3 WAYS TO GET ALONG WITH THE OTHER SIDE
The Renewal Project
Author: Milla Anderson
My dream has been to intern on Capitol Hill and learn about the world of politics from its epicenter ever since I took my first government class in high school. But even as an Ivy League student with grades and a resume that speak for themselves, the financial burden of an unpaid summer internship in D.C. was enough to keep me from even applying. The majority of congressional internships are unpaid, which systematically excludes students like myself, with limited financial resources and no political connections, from the staffing pipeline.
Thankfully, I was selected by College to Congress, a nonprofit that works to creates a more inclusive and effective Congress by fully-funding internships for high-achieving, low-income students to intern on Capitol Hill. With the support of the program, I was able to achieve my dream this summer as an intern for Senator Maggie Hassan.
Instead of feeling excitement as my start date approached, I was anxious. It wasn’t due to my fear of getting lost in the halls of Congress or becoming speechless when I met my favorite senators (although both of these would happen). I worried about the Bipartisan Ally Program, a core component of the College to Congress program. In addition to providing internship opportunities, C2C actively works to break down the partisan divide in Congress by fostering relationships across the aisle. Each intern is assigned an ally who is a senior congressional staffer of the opposite political party. Bipartisan Ally pairs discuss today’s most pressing policy issues in order to open up constructive dialogues to break past partisan stereotypes and build deeper understanding.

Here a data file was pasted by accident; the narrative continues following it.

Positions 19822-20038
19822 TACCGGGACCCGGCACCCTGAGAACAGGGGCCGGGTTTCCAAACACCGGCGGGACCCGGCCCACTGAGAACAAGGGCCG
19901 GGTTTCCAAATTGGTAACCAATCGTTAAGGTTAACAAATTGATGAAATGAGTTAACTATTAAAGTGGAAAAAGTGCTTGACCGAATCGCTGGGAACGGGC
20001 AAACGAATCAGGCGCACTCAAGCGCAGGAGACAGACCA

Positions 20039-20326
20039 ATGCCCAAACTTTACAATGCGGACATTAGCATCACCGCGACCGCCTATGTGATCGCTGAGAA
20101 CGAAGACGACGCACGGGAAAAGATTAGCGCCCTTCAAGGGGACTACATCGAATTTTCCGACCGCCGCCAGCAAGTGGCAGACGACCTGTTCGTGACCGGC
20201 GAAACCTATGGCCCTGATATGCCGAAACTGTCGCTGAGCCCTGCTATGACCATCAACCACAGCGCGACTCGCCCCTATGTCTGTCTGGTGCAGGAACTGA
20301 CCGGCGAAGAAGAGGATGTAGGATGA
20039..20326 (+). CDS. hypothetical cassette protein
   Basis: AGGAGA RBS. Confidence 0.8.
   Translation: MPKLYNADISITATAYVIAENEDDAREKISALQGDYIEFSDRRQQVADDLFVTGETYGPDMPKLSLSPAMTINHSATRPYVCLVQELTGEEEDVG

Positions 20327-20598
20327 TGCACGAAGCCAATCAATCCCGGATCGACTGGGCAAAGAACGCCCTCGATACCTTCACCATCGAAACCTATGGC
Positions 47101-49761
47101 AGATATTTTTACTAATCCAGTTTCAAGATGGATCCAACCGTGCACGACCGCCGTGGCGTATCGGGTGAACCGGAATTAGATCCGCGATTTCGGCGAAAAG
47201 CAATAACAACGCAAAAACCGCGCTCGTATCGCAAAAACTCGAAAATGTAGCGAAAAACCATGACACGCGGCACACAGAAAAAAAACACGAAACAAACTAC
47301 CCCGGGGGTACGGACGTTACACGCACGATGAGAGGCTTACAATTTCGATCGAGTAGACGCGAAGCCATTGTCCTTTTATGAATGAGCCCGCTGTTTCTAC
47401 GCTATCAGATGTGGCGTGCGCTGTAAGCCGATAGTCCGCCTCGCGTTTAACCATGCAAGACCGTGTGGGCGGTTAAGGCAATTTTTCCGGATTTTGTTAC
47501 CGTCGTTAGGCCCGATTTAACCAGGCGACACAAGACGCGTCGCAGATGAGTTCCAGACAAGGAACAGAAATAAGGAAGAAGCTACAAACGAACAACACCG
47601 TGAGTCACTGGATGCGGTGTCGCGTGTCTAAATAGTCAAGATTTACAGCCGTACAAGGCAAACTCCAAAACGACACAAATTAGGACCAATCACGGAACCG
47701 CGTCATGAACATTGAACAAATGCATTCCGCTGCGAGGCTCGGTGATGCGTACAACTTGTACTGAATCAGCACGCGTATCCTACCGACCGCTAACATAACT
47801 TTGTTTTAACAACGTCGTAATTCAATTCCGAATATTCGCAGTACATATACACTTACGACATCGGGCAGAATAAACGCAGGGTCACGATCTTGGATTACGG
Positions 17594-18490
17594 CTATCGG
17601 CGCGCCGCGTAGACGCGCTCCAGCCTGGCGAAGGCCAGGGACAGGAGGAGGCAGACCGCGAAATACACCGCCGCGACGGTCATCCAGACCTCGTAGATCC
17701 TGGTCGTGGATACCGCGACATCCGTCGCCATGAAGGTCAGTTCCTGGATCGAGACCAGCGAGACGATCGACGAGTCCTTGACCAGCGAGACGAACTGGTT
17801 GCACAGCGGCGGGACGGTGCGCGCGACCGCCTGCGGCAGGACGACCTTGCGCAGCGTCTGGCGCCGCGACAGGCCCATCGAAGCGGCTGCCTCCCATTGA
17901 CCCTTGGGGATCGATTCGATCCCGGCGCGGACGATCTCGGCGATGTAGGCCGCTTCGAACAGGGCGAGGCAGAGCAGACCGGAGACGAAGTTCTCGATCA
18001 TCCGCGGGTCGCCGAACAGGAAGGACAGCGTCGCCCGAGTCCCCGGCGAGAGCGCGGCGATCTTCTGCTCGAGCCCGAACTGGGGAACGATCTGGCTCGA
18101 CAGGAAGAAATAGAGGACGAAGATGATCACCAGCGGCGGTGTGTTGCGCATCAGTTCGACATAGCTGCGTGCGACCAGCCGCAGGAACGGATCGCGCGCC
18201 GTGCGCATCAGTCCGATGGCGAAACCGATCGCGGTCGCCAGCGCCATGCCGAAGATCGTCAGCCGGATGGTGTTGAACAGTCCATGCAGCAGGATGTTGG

I feared that conversations with my new mentor would devolve into bitter debates and stalemates, typical of what I had seen on social media and in the news. As a Los Angeleno, I come from a highly diversified community and background—and also a very liberal one. I am biracial. My mom is Mexican-American and my father is African-American, so my life is epitomized by intersectionality. My upbringing taught me to put the person before the policy, and exposed me to the very personal impact of immigration reform, the criminal justice system, and environmental change. As our country debates immigration policy, I don’t see “illegals” but instead the faces of people from my community. To say that my political beliefs contrast with mainstream Republicans is an understatement.
Would my mentor and I ever be able to see eye-to-eye? I did not want our attempt at bipartisanship to be futile.
Thankfully, my anxieties were almost immediately eased during my very first conversation with my mentor. As I got to know my bipartisan ally, she has become someone I trust to support my future career goals, and also a confidant with whom I can celebrate life’s special moments.
There were three simple things we did that have allowed us to have constructive conversations, avoid arguments, and build a relationship grounded in mutual respect.
1. Lead with the person, not politics.
This step can feel impossible if you focus solely on your party affiliation. My friendship with my mentor formed in the same way many relationships do—we got to know each other as people.